***SIDENOTE: Indulegnce in an iphone/laptop will aid in the death of your relationship!!
When passion and lust die out in a relationship, you better pray that there is an underlying basis to keep it together. There better be real love, tolerance, and patience there, or your relationship will fail. Each party needs to make an effort. And when one member of the party falls, the other needs to stand and be strong to hold the other up. Our baby was born in February, it took until August to make that happen. We went thru a lot of dark days. I’m not even sure that Erich understood the magnitude of how far removed I was until one day in August day when we had bickered so often that I told him I was leaving for a while. He stormed out, drove away, and called a little while later asking what was going on with us. I could hear in his voice that he actually was concerned, scared, and just as lost as I was. And that was all it took for me to be back on board. I just needed to know he noticed and cared. He came home, and we talked once the baby went to bed. Actually talked like we used to before our lives were cluttered with diapers and feedings and toys scattered about.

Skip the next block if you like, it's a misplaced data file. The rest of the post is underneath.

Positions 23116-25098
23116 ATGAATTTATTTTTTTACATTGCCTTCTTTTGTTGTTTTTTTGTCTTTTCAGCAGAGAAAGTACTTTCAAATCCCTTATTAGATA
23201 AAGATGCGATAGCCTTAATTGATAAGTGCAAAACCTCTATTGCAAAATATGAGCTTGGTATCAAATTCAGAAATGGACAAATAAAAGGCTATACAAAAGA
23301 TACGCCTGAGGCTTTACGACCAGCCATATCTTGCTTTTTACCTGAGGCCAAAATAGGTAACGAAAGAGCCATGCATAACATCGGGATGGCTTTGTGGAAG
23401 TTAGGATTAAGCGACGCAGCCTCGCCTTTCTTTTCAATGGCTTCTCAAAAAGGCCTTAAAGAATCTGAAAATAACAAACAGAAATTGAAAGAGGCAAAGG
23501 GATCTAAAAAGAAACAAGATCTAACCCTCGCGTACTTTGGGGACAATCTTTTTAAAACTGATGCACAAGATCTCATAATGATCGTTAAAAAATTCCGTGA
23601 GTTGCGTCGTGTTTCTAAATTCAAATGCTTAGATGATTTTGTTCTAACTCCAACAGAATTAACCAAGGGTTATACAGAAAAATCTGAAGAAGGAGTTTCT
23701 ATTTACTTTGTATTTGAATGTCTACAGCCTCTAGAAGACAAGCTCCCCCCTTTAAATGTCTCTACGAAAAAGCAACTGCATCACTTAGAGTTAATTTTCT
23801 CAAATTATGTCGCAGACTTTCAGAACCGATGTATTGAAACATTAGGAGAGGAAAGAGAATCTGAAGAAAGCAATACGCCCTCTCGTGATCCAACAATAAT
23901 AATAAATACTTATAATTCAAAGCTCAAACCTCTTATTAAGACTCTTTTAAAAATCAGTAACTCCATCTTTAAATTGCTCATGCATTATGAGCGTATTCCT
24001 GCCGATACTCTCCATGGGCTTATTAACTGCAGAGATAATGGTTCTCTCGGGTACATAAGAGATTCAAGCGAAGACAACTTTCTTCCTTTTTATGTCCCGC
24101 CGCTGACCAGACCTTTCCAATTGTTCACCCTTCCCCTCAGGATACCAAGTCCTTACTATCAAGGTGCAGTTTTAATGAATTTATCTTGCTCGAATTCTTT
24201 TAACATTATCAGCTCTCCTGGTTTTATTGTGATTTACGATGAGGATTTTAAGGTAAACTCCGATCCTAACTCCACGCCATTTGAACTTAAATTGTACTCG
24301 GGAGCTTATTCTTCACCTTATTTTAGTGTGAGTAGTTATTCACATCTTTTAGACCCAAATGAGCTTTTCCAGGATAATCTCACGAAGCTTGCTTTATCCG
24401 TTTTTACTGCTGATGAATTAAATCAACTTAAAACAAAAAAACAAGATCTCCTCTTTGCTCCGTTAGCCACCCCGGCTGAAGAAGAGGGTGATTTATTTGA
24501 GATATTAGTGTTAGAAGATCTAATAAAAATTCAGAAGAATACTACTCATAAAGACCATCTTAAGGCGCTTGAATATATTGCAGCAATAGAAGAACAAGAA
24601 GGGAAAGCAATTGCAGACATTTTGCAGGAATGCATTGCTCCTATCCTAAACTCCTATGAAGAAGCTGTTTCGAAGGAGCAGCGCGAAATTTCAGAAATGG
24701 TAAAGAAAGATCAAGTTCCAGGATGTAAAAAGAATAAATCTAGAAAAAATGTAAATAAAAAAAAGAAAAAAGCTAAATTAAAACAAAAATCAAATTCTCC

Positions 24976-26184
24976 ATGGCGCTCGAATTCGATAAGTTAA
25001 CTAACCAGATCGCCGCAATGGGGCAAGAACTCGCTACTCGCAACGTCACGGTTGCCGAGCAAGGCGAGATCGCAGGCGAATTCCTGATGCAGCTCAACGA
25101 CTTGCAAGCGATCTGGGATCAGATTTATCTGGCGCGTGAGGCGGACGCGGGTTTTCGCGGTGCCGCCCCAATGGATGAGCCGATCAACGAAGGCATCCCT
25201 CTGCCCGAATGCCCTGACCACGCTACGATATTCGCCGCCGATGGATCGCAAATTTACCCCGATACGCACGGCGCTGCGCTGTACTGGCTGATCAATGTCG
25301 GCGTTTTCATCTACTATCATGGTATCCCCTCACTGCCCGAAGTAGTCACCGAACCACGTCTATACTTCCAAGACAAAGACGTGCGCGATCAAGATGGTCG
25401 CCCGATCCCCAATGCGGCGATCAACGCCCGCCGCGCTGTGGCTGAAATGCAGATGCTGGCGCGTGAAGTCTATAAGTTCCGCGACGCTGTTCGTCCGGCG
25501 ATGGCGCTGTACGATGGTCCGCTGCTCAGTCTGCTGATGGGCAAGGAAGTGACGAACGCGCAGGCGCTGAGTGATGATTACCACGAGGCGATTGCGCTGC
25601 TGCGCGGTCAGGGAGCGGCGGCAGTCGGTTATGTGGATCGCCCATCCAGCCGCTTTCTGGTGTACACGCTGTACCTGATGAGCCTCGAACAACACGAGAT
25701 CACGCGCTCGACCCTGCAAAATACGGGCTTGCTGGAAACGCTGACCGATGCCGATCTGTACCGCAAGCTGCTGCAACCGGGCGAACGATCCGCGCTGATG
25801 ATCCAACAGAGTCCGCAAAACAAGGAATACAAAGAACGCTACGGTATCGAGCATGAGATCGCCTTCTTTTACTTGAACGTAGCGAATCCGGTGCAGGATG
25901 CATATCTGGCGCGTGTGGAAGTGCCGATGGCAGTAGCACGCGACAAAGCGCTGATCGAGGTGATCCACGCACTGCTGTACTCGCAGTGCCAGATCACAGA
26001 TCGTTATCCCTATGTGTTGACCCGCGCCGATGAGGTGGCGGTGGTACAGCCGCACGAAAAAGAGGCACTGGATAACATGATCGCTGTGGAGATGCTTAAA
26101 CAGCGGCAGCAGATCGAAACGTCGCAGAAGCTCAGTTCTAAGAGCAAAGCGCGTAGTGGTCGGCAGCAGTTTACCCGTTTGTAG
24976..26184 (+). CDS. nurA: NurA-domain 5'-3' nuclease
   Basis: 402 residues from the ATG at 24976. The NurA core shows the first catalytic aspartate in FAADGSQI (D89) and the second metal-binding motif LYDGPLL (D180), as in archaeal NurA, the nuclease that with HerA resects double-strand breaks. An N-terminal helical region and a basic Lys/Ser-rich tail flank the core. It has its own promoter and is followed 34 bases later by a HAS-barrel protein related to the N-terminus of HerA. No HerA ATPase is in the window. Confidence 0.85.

The next day, he called from work, and asked if I wanted to go camping without the baby. We had never been anywhere without her, so this was very scary to me, but I knew if we didn’t go we were going to be in bad shape. Leaving Emma behind, and skipping town, was the best decision we had made in a long time. We packed up our RV, went hiking, stayed up late talking and laughing together, slept in at our leisure, and rekindled the very last ember that was burning in our relationship. I remembered why I loved him so much. And I think that he started to see me as his wife again, and not just the run down mom I had become. And we both saw the need for us to take time together.